Now, on the plus side, the art style is really cute and the card caricatures are really neat. The map grid in the campaign and the leveling system is a cool take on the deck-building style, and was fun to go through. The music is also really catchy, which always helps for these types of games. In addition to that, each captain will have certain suggested deck types that you can see through the leveling grid unlocks. For example, Redcroft has some suggested decks focusing on either summoning many minions, or on cannons and firing them off. At the end of each "skill tree", a special card is also available, which will display a special effect if you meet the conditions for using, adding an extra layer to combat.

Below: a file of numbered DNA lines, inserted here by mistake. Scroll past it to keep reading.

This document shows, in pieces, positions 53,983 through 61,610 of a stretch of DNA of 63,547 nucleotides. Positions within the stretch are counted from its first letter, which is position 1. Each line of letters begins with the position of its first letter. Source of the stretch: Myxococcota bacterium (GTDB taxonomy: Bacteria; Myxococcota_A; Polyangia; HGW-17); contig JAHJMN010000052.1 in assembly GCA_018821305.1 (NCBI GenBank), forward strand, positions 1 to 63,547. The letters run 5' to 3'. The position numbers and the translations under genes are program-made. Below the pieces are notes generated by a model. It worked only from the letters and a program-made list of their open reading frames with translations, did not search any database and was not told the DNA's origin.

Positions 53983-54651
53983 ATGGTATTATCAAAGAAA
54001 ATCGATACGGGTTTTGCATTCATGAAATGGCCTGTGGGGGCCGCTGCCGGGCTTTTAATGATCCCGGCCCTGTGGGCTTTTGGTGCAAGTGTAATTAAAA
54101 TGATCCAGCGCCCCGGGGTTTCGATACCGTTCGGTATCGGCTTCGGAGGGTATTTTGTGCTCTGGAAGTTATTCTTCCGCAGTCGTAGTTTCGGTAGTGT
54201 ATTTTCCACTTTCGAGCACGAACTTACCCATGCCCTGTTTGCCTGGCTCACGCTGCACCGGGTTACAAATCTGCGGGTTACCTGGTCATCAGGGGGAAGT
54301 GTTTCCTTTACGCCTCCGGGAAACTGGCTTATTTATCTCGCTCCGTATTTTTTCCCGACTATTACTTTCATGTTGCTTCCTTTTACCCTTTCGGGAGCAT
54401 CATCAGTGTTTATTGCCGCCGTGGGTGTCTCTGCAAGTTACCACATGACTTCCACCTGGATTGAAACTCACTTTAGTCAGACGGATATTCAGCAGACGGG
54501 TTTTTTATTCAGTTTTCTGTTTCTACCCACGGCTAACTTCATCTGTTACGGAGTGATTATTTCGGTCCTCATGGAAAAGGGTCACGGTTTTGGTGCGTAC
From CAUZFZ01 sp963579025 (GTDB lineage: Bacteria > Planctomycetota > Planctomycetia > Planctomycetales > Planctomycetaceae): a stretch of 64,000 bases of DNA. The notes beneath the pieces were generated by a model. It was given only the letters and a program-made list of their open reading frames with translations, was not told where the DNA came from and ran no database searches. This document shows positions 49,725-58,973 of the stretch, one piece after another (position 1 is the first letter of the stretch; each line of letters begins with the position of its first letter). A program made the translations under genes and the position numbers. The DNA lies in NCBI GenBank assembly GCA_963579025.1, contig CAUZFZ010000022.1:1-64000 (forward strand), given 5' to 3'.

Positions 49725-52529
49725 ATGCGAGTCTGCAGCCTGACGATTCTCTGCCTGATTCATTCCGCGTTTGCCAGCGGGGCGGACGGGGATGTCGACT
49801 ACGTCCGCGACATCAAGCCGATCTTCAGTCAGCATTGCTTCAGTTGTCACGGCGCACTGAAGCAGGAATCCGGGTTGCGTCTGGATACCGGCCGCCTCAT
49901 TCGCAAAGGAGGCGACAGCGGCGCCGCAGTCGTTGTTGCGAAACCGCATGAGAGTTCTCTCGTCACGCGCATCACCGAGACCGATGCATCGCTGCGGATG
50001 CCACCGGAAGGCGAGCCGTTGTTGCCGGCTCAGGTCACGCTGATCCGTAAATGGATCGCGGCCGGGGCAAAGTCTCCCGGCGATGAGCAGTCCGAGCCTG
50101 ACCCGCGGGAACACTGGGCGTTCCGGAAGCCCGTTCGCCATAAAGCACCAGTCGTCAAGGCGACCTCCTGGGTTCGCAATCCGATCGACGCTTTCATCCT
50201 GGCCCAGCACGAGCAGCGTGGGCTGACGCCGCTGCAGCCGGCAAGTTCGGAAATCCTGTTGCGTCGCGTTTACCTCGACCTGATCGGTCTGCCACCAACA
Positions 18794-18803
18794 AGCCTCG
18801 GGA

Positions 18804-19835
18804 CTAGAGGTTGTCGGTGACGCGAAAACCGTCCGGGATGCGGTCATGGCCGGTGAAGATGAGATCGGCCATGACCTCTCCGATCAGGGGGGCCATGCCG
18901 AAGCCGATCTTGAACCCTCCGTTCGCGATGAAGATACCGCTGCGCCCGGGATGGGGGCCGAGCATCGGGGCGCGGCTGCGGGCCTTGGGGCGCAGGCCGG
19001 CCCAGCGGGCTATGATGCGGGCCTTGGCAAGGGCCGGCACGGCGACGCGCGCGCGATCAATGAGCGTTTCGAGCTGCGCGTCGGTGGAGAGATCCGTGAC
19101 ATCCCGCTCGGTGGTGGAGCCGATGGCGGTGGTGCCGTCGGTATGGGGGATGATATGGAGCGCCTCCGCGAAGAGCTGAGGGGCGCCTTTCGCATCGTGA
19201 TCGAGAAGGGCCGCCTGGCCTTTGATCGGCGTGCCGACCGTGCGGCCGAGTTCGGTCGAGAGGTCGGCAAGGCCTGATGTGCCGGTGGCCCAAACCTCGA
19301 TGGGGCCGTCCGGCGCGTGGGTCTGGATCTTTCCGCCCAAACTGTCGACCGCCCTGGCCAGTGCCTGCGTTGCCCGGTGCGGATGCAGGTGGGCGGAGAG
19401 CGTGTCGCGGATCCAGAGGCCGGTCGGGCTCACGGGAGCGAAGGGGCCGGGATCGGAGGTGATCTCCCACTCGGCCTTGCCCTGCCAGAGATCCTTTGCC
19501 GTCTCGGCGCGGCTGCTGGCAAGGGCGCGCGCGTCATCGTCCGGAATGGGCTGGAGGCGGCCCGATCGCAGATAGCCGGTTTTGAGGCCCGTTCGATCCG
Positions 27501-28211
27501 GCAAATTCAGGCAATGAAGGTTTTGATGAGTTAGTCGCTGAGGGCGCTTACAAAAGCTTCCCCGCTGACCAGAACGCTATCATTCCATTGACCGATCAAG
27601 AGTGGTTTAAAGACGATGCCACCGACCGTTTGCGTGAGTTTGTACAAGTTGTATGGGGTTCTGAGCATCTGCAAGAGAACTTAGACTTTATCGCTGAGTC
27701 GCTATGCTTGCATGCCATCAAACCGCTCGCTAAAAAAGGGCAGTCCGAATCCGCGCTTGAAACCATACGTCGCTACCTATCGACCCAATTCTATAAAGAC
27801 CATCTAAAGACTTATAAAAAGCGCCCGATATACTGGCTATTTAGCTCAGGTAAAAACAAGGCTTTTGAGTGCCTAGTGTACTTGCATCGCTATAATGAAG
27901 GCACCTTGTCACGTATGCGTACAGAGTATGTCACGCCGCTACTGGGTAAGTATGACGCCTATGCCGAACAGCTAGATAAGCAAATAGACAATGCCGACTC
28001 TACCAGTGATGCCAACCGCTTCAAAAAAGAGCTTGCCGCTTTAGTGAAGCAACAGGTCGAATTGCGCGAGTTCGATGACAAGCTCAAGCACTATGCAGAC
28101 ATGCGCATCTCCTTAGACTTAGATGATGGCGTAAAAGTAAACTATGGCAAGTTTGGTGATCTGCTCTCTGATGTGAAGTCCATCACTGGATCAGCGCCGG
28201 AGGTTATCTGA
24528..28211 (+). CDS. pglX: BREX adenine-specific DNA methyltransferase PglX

As a whole, Cross Blitz is a really interesting deckbuilder that I'm looking forward to see continue growing. I can't really say there's too much that bothered me that couldn't be attributed to RNG despising me. In the campaign this isn't an issue, but certainly can be a run killer in the roguelite mode. Overall though, I really look forward to seeing where Cross Blitz goes. I've had a lot of fun with it so far, and other than possible future balancing issues, I can't see too much going wrong here. In addition, since I've started playing this, there's been a bunch of patches, which bodes well for the future of Cross Blitz if the developers are so concerned over listening and improving on the title.

Score: N/A